ABSTRACT A new black fly species, Simulium (Comphostilbia) langkawiense, is described based on adult female, adult male, pupal, and larval specimens collected from Langkawi Island, Malaysia. This new species is similar in the configuration of the pupal gill to Simulium (Comphostilbia) gombakense Takaoka & Davies, 1995, originally described from Peninsular Malaysia, but differs from the latter species by the female genital fork with an anterolaterally angulated plate on each arm, the female tarsal claw tooth shorter than one half of the claw, the small number of male upper-eye large facets, the ventral plate with its ventral margin nearly flat in the middle when viewed posteriorly, and the inflated structure of the pupal gill with a less produced middle portion (width of middle inflated portion: length of inflated structure = 0.24). Taxonomic notes are also given to separate this new species from two other related species from Nepal and India. This represents another example of a unique species of black fly on one of the continental islands of Peninsular Malaysia.
Simulium (Asiosimulium) furvum sp. nov. (Diptera: Simuliidae) is described from female, male, pupal, and larval specimens collected from Maewa National Park, Lampang Province, Thailand. This new species represents the fourth member of the subgenus Asiosimulium Takaoka & Chochoote, one of two small black fly subgenera endemic in the Oriental Region. It is characterized by a pear-shaped spermatheca in the female; a ventral plate in the male with a laterally compressed median keel directed ventrally and with a deep notch posteromedially, and aedeagal membrane with stout spines; and by 22 gill filaments in the pupa. Taxonomic notes are provided to separate this new species from three known species, Simulium (Asiosimulium) oblongum Takaoka & Choochote and Simulium (Asiosimulium) wanchaii Takaoka & Choochote, both from Thailand, and Simulium (Asiosimulium) suchitrae Takaoka from Nepal.
Two new species of black flies, Simulium (Comphostilbia) terengganuense sp. nov. and Simulium (Gomphostilbia) aziruni sp. nov. (Diptera: Simuliidae), are described on the basis of reared adult, pupal, and larval specimens collected from Peninsular Malaysia. Both species are placed in the batoense species-group within the subgenus Gomphostilbia, one of two dominant subgenera of the genus Simulium in Peninsular Malaysia as well as in the Oriental Region. Strikingly, three morphological characteristics that rarely occur in the subgenus Gomphostilbia are found in these two new species: the very narrow female frons and the mushroom-like pupal terminal hooks in S. (G.) terengganuense sp. nov. and the pupal gill composed of an inflated horn-like structure and eight slender filaments in S. (G.) aziruni sp. nov.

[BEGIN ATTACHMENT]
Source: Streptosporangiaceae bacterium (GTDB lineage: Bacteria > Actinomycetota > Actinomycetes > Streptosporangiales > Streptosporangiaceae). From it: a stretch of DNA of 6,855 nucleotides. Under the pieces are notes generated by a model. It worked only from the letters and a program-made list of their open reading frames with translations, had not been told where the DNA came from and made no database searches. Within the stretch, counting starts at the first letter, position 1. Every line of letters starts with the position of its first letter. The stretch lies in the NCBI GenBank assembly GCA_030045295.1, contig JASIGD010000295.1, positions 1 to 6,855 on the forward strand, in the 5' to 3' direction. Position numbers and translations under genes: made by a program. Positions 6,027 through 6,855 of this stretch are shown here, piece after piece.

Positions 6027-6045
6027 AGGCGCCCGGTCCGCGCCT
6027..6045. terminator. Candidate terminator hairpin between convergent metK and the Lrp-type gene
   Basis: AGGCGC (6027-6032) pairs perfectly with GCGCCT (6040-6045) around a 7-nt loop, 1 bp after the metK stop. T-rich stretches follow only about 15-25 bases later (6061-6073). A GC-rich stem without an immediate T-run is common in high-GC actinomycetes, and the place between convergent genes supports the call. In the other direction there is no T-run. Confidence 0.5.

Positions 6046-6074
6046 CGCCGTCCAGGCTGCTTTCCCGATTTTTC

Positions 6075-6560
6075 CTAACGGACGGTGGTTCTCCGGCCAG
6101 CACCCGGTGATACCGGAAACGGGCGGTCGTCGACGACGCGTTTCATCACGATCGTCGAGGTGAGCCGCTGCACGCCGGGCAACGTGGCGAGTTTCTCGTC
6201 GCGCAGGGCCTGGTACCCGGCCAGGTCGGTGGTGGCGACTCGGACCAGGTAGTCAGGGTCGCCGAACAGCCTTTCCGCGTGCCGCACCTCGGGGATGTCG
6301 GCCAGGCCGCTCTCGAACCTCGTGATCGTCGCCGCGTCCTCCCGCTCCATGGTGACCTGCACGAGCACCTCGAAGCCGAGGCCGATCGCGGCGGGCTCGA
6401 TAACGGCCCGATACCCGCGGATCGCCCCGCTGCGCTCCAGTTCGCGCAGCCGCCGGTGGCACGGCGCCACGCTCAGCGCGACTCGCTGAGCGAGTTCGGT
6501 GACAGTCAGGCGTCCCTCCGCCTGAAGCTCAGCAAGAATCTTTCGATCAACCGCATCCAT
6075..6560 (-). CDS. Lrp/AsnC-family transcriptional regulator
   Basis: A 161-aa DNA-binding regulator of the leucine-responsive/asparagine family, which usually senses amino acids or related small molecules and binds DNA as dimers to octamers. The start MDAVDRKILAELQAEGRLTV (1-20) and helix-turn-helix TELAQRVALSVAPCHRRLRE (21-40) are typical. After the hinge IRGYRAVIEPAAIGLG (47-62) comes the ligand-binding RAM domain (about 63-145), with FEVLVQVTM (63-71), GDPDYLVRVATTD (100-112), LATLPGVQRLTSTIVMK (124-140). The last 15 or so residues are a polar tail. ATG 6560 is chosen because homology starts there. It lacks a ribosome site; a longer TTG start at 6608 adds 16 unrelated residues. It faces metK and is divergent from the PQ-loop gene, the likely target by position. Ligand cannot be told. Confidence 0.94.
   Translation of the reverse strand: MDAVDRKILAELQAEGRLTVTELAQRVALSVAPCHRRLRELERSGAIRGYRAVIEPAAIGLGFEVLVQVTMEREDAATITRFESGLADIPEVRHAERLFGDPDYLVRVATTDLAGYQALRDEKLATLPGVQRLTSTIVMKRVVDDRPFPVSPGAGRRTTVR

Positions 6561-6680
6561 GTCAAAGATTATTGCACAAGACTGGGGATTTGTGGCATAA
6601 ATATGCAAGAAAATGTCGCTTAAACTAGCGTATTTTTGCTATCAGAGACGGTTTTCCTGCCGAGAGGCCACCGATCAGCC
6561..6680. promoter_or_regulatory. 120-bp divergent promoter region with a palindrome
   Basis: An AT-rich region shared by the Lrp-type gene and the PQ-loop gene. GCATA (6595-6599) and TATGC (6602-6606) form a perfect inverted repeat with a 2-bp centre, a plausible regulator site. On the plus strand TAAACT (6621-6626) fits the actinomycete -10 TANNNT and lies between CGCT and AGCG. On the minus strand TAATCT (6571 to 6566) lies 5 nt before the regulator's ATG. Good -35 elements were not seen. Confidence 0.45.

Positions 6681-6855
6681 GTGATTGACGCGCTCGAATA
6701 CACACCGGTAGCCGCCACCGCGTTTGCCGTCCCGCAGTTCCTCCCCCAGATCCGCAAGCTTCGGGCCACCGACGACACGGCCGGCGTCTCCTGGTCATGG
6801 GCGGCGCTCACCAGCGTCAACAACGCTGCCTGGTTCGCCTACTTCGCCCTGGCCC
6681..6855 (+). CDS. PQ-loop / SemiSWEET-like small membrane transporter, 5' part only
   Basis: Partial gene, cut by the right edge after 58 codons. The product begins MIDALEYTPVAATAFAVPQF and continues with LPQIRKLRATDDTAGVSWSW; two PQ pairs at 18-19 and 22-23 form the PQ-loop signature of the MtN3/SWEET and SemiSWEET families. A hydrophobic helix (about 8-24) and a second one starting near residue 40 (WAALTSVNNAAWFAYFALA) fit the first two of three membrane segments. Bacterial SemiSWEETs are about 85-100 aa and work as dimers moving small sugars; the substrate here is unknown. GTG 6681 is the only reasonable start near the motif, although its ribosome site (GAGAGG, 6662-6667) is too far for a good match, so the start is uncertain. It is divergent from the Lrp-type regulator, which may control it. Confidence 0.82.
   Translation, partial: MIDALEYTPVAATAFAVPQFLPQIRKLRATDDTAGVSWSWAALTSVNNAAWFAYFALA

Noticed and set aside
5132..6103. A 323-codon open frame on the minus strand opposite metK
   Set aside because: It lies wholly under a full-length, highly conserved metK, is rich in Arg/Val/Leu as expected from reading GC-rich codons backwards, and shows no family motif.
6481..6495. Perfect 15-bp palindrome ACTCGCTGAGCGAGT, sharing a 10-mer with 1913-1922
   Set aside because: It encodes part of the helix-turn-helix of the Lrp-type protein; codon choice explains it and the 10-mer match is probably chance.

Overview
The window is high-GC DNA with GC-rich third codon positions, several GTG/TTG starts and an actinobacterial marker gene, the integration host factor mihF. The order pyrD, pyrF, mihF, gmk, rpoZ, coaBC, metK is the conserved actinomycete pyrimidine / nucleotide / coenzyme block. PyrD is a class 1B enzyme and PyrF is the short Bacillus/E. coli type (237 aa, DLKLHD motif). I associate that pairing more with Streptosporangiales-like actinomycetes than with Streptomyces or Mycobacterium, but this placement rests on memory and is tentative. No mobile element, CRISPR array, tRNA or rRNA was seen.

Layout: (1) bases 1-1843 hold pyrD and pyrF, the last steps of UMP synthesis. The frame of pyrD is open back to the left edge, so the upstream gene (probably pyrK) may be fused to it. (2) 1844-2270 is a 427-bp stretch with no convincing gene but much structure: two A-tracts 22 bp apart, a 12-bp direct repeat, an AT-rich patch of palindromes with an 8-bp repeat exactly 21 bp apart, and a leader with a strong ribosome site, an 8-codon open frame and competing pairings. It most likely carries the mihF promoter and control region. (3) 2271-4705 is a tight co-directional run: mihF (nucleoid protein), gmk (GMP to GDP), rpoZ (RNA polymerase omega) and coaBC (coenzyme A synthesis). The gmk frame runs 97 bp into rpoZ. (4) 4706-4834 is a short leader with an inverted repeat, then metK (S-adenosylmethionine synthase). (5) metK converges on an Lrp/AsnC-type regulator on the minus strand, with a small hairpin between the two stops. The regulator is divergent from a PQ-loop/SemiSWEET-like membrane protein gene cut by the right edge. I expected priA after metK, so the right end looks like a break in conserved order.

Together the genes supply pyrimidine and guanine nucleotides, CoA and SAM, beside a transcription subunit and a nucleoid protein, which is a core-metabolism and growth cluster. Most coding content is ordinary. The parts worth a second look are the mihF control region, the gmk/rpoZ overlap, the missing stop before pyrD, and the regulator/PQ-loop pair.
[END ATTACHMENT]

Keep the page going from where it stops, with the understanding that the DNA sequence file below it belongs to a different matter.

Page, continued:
This study was conducted to analyze variation in Strombus canarium larvae development, growth and survivals when cultured during wet (main reproductive period) and dry seasons. Larvae were reared at 200 larvae L(-1) in filtered seawater (0.22 microm) and fed with Isochrysis galbana at 1000 cells mL(-1) ad libitum. The culture environment was maintained at 29 +/- 1 degrees C, salinity of 30 +/- 1 PSU and photoperiod of 12:12 light dark cycle. Growth of the larvae was described on a length-at-age basis using the modified Gompertz regression. There was high correlation in shell length-at-age relationship for both wet season (R2 = 0.99) and dry season (R2 = 0.98) culture experiments. The maximal growth rate (M) and survival rate (S) were higher for larvae cultured during wet season (M = 62.44 microm day(-1), S = 14.36-2.31%), compared with dry season (M = 43.05 microm day(-1), S = 5 +/- 1.15%). The maximal attainable larval size (a) was however lower during wet season (950.19 +/- 66.93 microm shell length) compared with dry season (1343.05 +/- 586.51 microm shell length), which might be due to significantly low larvae density in the latter. Further studies are needed to investigate variation in bio-chemical composition of the egg mass, which was suggested as the main reason for the differences.
This study was conducted to clarify the development of free neuromasts with growth of the barramundi, Lates calcarifer. A pair of free neuromasts was observed behind the unpigmented eyes in newly hatched eleutheroembryos with a mean total length of 1.93 mm, and two-hour-old eleuthero-embryos could respond to an approaching pipette. At 2 days after hatching, the egg yolk sac was mostly consumed, the eyes were pigmented, and the larvae commenced feeding on rotifers. Free neuromasts increased in number with growth and commenced developing into canal neuromasts in barramundi 15 days old with a mean total length of 8.07 mm. The average length of the major axis of the trunk free neuromasts attained approximately 12.9-15.5 microm, and the number of sensory cells was 15.4-17.5 at 15-20 days old. Developed cupulae of free neuromasts were observed in 1-day-old eleutheroembryos. The direction of maximum sensitivity of free neuromasts, determined from the polarity of the sensory cells, coincided with the minor axis of the lozenge-shaped outline of the apical surface of the free neuromasts. The polarity of trunk neuromasts was usually oriented along the antero-posterior axis of the fish body, but a few had a dorso-ventral direction. On the head, free neuromasts were oriented on lines tangential to concentric circles around the eye.